Brioche (/ˈbriːoʊʃ, -ɒʃ/; French: [bʁi.ɔʃ]) is a pastry
of French origin that is similar to a highly enriched bread, and whose
high egg and butter content (400 grams for each kilogram of flour)
give it a rich and tender crumb. Chef
Joel Robuchon describes it as
"light and slightly puffy, more or less fine, according to the
proportion of butter and eggs." It has a dark, golden, and flaky
crust, frequently accentuated by an egg wash applied after proofing.
Brioche is considered a Viennoiserie, in that it is made in the same
basic way as bread, but has the richer aspect of a pastry because of
the extra addition of eggs, butter, liquid (milk, water, cream, and,
sometimes, brandy) and occasionally a bit of sugar. Brioche, along
with pain au lait and pain aux raisins—which are commonly eaten at
breakfast or as a snack—form a leavened subgroup of Viennoiserie.
Brioche is often cooked with fruit or chocolate chips and served on
its own, or as the basis of a dessert with many local variations in
added ingredients, fillings or toppings.
6 See also
Brioche has numerous uses in cuisine and can take on various forms,
served plain, or as containers for coulibiac, fillet of beef en
croute, foie gras, sausage, cervelat lyonnais, and other appetizers or
Brioche à tête or parisienne is perhaps the
most classically recognized form: it is formed and baked in a fluted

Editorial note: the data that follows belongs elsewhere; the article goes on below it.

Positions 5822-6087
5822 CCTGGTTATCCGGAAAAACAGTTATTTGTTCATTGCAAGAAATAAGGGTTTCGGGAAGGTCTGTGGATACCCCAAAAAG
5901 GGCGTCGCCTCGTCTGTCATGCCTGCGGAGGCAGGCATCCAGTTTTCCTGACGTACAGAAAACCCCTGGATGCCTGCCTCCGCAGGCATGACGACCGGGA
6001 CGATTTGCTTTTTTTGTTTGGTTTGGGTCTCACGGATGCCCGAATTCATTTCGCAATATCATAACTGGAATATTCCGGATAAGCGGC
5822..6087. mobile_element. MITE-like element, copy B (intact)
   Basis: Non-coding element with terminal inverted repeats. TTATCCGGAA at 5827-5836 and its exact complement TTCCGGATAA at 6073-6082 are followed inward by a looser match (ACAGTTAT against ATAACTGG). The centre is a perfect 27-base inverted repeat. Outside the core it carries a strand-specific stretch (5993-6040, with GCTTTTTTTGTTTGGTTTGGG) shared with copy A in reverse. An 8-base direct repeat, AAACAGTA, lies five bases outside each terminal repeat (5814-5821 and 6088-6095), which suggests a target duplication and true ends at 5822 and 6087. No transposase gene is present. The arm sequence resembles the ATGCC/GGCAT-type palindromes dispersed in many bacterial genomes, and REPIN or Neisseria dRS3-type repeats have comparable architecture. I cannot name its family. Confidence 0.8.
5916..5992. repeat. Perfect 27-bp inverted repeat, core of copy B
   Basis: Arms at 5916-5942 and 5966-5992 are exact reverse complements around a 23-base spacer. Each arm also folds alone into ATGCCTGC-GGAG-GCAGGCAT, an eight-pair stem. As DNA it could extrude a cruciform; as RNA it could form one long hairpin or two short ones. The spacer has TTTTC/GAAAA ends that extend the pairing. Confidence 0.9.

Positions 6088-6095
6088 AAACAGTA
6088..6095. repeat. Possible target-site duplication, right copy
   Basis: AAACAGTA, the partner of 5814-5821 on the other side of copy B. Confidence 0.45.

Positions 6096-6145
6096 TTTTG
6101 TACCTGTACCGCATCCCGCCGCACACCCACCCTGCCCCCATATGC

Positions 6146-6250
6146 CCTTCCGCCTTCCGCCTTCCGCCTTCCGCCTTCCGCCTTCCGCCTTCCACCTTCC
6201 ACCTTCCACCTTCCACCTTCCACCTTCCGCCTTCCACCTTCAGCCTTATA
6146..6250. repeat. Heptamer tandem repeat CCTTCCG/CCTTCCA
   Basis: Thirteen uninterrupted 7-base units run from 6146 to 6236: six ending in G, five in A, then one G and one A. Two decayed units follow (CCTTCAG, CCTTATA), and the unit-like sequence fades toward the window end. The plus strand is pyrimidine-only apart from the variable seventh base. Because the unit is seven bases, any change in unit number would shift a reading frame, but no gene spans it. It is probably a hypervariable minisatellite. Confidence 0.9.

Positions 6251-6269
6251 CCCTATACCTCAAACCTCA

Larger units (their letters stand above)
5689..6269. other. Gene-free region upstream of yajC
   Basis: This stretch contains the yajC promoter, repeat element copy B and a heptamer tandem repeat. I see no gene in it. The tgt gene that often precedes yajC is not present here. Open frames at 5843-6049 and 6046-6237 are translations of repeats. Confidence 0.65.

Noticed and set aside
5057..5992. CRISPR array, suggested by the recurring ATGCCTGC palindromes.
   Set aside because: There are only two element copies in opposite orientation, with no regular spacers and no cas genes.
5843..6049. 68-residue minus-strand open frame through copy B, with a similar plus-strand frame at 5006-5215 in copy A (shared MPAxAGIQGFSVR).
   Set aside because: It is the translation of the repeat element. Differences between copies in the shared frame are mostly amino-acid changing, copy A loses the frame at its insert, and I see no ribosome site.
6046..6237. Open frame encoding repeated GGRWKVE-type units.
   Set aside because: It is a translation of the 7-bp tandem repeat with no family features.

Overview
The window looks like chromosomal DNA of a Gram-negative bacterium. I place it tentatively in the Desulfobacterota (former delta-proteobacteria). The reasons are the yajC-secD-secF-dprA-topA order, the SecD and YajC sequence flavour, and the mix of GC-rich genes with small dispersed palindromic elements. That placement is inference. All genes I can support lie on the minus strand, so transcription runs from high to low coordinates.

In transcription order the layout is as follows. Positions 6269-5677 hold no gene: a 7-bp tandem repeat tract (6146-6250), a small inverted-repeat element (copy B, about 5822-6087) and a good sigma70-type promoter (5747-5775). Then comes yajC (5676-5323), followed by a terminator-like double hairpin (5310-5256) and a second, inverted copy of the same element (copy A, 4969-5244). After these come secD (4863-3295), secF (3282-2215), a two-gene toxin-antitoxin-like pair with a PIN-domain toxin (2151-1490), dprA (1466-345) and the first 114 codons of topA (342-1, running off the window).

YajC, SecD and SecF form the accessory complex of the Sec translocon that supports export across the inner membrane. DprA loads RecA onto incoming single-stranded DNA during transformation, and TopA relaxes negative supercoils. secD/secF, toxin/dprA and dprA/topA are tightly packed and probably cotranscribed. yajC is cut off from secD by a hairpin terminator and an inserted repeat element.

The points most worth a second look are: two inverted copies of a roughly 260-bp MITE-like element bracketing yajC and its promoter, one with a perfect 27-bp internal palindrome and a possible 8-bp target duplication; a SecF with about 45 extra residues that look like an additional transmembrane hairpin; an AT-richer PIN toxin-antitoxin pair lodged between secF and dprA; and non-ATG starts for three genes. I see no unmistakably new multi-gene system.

round, flared tin; a large ball of dough is placed on the bottom and
topped with a smaller ball of dough to form the head (tête).
Brioche Nanterre is a loaf of brioche made in a standard loaf pan.
Instead of shaping two pieces of dough and baking them together, two
rows of small pieces of dough are placed in the pan. Loaves are then
proofed (allowed to rise) in the pan, fusing the pieces together.
During the baking process the balls of dough rise further and form an
Brioche des Rois (served around Epiphany, esp. in Provence)
Brioche can also be made in a pan without being rolled into balls to
make an ordinary loaf.
Brioche dough contains flour, eggs, butter, liquid (milk, water,
cream, and sometimes brandy), leavening (yeast or sourdough), salt,
and sometimes sugar. Common recipes have a flour to butter ratio of
The normal method is to make the dough, let it rise to double its
volume at room temperature and then punch it down and let it rise
again in the refrigerator for varying periods (according to the
recipe), retarding the dough to develop the flavor. Refrigeration
also stiffens the dough, which still rises, albeit slowly, making it
easier to form. The dough is then shaped, placed in containers for the
final proofing, and generally brushed on top with an egg wash before
being baked at 230 °C (446 °F) until the crust browns and
the interior reaches at least 90 °C (194 °F). The first
rise time for small rolls is 1 to 1½ hours, for larger brioche the
time is lengthened until the loaves double.
Still life with brioche, Jean-Baptiste-Siméon Chardin, 1763
The first recorded use of the word in French dates from 1404. It is
attested in 1611 in Cotgrave's A Dictionarie of the French and English
Tongues, where it is described as "a rowle, or bunne, of spiced bread"
and its origin given as Norman. A similar type of bread, called
tsoureki (τσουρέκι), is also traditionally baked in Greece for
the Easter weekend.